The lights are on
What new ideas the game brings to the table and how well old ideas are presented.
How good a game looks, taking into account any flaws such as bad collision or pop-up.
Does the game’s music and sound effects get you involved or do they make you resolve to always play with the volume down?
Basically, the controller to human interface. The less you think about the hunk of plastic in your hands, the better the playability.
Flat out, just how fun the game is to play. The most important factor in rating a game.
Resident Evil 5’s fantastic co-op gameplay, great bosses, intriguing
environments, and addicting upgrade system made it one of the best
games of 2009. Now Capcom has bundled the original game in with a long
list of extra content similar to “Game of the Year” editions seen with
other hit titles. While some add-ons are better than others, the
overall value here impresses.
Lost in Nightmares - 400 MSP ($5)Costume Pack 1 - 160 MSP ($2)
Desperate Escape - 400 points ($5)Costume Pack 2 - 160 points ($2)
Untold Stories Bundle - 960 points ($12)
Beat Lost in NightmaresEarn an S rank on LiNBeat LiN on Professional difficultyDo a set amount of damage to WeskerShoot all 18 hidden score stars in LiN
Beat Desperate EscapeEarn an S rank on DEBeat DE on Professional difficultyKill 150 enemiesKill 3 Agitator Majini
Two new stages are the biggest
draw. Lost in Nightmares, a flashback to Chris Redfield and Jill
Valentine’s raid of the Spencer manor, is the better of the two.
Nostalgia is the focus here. You start out creeping around a dark and
seemingly empty mansion, finding crank handles and passwords to unlock
new areas. Camera swoops through doorways as you transition to a new
room cleverly evoke those classic load screens without making you wait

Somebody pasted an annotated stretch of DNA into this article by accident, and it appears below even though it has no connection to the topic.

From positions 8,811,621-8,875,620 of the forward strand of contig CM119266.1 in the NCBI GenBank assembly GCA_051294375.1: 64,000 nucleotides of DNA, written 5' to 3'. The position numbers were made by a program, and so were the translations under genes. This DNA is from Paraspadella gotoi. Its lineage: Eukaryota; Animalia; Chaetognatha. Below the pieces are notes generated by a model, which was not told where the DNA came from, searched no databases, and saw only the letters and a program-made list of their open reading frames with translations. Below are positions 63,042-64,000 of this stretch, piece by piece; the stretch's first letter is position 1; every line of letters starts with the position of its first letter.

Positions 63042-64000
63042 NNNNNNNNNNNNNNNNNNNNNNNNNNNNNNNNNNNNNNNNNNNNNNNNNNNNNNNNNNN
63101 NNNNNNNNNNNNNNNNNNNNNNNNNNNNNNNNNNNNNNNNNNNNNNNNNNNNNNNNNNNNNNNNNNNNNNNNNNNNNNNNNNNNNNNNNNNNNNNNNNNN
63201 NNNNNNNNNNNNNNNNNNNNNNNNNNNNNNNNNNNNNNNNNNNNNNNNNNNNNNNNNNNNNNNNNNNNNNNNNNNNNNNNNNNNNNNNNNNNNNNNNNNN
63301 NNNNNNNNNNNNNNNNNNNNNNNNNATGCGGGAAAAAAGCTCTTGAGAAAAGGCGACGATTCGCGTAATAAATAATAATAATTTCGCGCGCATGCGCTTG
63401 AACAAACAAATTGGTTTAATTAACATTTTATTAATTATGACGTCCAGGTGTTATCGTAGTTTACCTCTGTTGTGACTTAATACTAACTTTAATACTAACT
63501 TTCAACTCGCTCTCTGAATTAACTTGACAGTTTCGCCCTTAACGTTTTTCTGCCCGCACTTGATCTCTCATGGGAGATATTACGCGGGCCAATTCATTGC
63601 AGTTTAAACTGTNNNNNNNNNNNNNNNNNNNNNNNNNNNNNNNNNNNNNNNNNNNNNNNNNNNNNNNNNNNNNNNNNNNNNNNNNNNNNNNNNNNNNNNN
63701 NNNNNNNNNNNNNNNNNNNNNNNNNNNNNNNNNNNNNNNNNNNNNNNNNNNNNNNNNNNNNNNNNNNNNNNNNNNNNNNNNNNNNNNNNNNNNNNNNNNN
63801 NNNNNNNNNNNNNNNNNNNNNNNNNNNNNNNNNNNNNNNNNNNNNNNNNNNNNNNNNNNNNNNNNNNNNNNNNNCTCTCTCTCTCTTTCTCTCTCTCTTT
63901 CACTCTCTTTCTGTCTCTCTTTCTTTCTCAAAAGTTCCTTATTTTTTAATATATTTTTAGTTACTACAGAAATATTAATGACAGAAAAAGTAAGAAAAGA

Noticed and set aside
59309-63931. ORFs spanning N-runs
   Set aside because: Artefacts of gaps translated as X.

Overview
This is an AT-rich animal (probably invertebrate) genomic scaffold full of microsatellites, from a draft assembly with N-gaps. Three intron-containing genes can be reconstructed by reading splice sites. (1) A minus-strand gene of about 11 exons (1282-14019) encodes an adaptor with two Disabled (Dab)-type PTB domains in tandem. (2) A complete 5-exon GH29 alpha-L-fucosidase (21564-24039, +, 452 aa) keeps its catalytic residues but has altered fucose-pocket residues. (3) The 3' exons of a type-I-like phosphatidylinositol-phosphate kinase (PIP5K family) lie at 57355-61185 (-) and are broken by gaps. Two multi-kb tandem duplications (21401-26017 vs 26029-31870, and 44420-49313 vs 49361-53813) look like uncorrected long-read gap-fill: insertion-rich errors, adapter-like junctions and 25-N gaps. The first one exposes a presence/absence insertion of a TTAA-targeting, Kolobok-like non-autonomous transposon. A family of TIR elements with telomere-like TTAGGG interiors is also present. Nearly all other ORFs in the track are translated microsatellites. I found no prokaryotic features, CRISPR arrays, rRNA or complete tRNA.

around. Once you get underground, however, combat ramps up. A new
non-Majini enemy type provides a nice challenge, especially in tight
corridors. If you’re playing alone, however, your AI partner can
annoyingly block your only escape route in these halls, resulting in a
cheap death at the hands of these creatures. The final two sections
involve a clever environmental kill puzzle room and a challenging
battle with Wesker (as seen in the flashback cutscenes in RE 5).
Escape, the second new stage, follows Jill and Josh Stone during the
main RE 5 timeline as they make their way to the endgame helicopter.
Since this is set in the same world as the core game, a full set of
standard Majini, chainsaw guys, and chain gunners are available for the
shooting. A brief rocket turret set piece provides something new, but
most of the stage is about surviving waves of enemies while sticking
around in one location. Keeping your AI partner alive on the last
rooftop can be a complete pain in the ass. Unless you take out the most
dangerous enemies ASAP, you’ll constantly be reviving him or watching
the dreaded “Your partner died” screen.
Each of these stages
takes around an hour to complete, and a variety of achievements and
trophies provide some nice replay incentive (see sidebar).
Unfortunately, you can’t bring any of your upgrades from the main
career into these levels, which sucks because the progression system is
one of my favorite things about RE 5. Who cares if I want to rocket the
hell out of everything? At least give me the option on a second
I wasn’t a huge fan of the original Mercenaries
mode, where you chain together Majini kills for a high score within a
certain time limit, but the new Mercenaries Reunion spices up the old
formula. Utilizing new crazy costumes for Chris and Sheva along with
corresponding alternate weapon loadouts, Reunion allows players to use
overpowered weapons like Chris’ chain gun in a Mercs context. Plus,
this is the only way to play as Excella Gionne and classic characters
Barry Burton and Rebecca Chambers. Reunion won’t necessarily convert
Mercenaries haters, but it’s amusing to check out if only to see
Barry’s interpretation of “Miranda Rights.”
The last piece of
Gold content is the online versus mode that’s been available as DLC
since shortly after the original game’s release. This mode isn’t
amazing, but it’s nice to have for completeness’ sake.
Email the author Bryan Vore, or follow on Twitter, and Game Informer.